Chaudhari says Praj has four contracts for commercial-scale plants in India. He adds that the first plant should be operational by the end of 2020 or early 2021. Chaudhari says the company is hoping to bring its technology to Europe, the U.S. and other parts of the world.

That scale-up, from pilot to commercial plants, was possible, in part, thanks to Praj’s Research and Development center, Praj Matrix, which Chaudhari says “is the major backbone of our activities.”
Praj is also moving into the renewable gas and renewable chemicals markets. “The biogas business the last so many years has been a part of our wastewater treatment solution, to the ethanol plant,” Chaudhari says. “But now it is getting its own standing, its own recognition as renewable fuel.”

Praj is working with Gevo, a U.S.-based company, to produce jet biofuels. “We are trying to adopt their technology to tropical feedstocks like molasses and also agri-residue,” Chaudhari says. Praj hopes to produce isobutanol using juice, syrup and molasses as feedstocks.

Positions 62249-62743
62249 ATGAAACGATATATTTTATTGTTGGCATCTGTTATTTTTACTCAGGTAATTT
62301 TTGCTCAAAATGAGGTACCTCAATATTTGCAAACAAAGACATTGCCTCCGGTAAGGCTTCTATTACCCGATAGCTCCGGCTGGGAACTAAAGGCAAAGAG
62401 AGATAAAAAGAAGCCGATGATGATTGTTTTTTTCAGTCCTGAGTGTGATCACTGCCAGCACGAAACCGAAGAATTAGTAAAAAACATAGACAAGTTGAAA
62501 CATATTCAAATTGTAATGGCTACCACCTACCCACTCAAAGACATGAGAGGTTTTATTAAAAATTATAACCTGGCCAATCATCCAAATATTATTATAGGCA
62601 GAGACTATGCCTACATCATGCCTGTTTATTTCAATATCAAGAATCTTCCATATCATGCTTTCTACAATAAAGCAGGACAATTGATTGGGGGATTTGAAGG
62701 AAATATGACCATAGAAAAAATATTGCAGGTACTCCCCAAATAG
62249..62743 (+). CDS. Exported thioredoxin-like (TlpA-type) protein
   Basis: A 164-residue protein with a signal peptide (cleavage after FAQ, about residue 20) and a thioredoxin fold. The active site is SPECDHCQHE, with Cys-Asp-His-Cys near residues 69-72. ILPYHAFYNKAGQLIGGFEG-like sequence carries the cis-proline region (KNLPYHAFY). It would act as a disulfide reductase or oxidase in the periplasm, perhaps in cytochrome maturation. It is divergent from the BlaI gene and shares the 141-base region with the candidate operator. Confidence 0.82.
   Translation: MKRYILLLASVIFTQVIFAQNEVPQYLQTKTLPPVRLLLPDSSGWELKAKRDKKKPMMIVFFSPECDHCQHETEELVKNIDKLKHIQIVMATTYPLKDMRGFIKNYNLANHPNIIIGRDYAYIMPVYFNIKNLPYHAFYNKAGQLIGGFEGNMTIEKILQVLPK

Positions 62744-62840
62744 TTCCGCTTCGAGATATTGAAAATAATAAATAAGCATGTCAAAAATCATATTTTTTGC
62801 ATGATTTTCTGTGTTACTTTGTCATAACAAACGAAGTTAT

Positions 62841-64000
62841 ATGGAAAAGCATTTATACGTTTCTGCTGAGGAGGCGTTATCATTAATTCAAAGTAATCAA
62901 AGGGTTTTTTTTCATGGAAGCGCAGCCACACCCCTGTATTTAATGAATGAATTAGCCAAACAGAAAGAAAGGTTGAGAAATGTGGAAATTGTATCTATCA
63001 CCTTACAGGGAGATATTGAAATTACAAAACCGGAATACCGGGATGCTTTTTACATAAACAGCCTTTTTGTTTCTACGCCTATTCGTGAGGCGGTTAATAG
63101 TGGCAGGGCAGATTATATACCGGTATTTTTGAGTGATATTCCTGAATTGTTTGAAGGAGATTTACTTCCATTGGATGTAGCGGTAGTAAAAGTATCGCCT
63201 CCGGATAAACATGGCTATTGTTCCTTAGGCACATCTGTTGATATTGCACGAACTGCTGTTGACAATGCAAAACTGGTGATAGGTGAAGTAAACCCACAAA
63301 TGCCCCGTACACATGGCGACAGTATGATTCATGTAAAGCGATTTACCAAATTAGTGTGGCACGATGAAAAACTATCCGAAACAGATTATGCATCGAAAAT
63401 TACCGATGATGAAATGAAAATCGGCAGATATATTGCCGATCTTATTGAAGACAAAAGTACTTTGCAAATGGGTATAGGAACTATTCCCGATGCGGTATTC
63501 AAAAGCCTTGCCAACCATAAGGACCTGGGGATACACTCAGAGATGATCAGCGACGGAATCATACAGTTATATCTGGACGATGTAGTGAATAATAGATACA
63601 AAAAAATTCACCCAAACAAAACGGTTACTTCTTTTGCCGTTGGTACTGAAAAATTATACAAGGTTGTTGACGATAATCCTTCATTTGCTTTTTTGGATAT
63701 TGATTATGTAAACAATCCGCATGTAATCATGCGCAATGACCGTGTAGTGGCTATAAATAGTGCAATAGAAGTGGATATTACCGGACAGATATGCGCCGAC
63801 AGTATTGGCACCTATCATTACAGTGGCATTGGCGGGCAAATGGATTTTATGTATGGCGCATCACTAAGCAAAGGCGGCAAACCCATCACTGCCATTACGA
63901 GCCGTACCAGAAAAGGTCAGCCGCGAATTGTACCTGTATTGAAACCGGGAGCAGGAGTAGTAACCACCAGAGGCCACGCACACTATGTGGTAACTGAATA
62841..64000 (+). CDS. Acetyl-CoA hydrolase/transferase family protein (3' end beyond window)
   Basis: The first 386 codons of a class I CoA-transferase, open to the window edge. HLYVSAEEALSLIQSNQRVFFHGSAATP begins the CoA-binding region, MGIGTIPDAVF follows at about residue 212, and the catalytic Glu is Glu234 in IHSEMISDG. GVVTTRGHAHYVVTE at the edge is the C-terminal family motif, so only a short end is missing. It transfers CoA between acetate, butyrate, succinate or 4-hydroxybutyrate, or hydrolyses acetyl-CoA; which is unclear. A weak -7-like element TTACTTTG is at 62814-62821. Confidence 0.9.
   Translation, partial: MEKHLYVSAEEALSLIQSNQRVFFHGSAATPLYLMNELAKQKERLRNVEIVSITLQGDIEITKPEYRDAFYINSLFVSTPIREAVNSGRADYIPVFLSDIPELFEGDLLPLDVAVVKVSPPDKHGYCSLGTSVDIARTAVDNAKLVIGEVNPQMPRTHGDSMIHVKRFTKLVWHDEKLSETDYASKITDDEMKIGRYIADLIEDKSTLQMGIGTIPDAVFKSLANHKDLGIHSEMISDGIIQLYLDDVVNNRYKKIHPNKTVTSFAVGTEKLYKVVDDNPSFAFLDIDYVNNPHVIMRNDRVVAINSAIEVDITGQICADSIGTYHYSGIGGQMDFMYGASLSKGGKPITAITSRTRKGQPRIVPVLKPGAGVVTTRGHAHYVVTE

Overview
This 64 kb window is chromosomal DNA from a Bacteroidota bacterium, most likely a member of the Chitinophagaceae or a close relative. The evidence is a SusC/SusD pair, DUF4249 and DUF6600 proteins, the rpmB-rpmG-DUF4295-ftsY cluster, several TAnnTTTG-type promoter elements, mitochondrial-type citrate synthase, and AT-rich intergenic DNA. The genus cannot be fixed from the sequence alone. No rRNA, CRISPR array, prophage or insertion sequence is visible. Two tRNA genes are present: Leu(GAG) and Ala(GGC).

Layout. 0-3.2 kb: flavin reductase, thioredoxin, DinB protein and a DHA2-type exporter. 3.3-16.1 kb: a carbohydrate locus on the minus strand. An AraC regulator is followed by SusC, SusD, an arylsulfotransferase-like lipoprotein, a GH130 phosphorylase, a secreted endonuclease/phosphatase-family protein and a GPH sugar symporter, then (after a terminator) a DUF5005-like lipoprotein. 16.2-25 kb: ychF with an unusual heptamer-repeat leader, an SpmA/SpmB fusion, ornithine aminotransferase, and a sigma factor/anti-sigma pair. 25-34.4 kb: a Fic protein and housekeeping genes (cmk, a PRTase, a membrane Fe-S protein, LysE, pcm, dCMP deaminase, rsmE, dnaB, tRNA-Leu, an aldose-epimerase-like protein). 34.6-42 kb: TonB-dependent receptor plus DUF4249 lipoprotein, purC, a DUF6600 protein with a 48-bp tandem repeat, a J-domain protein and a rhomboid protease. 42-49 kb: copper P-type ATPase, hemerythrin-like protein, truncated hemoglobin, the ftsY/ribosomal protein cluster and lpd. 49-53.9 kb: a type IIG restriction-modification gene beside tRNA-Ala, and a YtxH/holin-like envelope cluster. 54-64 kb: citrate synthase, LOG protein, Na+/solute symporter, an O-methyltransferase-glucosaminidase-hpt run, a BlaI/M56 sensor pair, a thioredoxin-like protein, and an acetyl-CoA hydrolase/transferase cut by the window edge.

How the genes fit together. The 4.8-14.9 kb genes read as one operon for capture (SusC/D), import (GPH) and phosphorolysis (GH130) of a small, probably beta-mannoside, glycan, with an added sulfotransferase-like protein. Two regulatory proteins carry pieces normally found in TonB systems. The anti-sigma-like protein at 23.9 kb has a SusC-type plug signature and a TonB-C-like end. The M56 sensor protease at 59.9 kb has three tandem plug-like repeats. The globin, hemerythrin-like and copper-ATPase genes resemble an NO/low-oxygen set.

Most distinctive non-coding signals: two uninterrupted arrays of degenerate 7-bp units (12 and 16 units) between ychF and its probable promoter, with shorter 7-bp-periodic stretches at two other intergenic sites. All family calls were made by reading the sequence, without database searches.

A few other projects are coming up here and around the world that plan to use crop residues as feedstock. Expected to break ground in 2019, the New Energy Spirit Biomass Refinery near Spiritwood, North Dakota, is projected to use Inbicon technology to produce 16 MMgy of cellulosic ethanol. It will be the first commercial-scale implementation of the Danish  technology in the U.S. The plant will use wheat straw, and possibly corn stover, as its feedstock, and its ethanol will be sold to the California market to take advantage of the state’s Low Carbon Fuel Standard, the plant’s developers say. In addition to ethanol, the plant will also produce fuel pellets from lignin. The project is financed using a Danish loan guarantee through Denmark’s export credit agency, the EKF.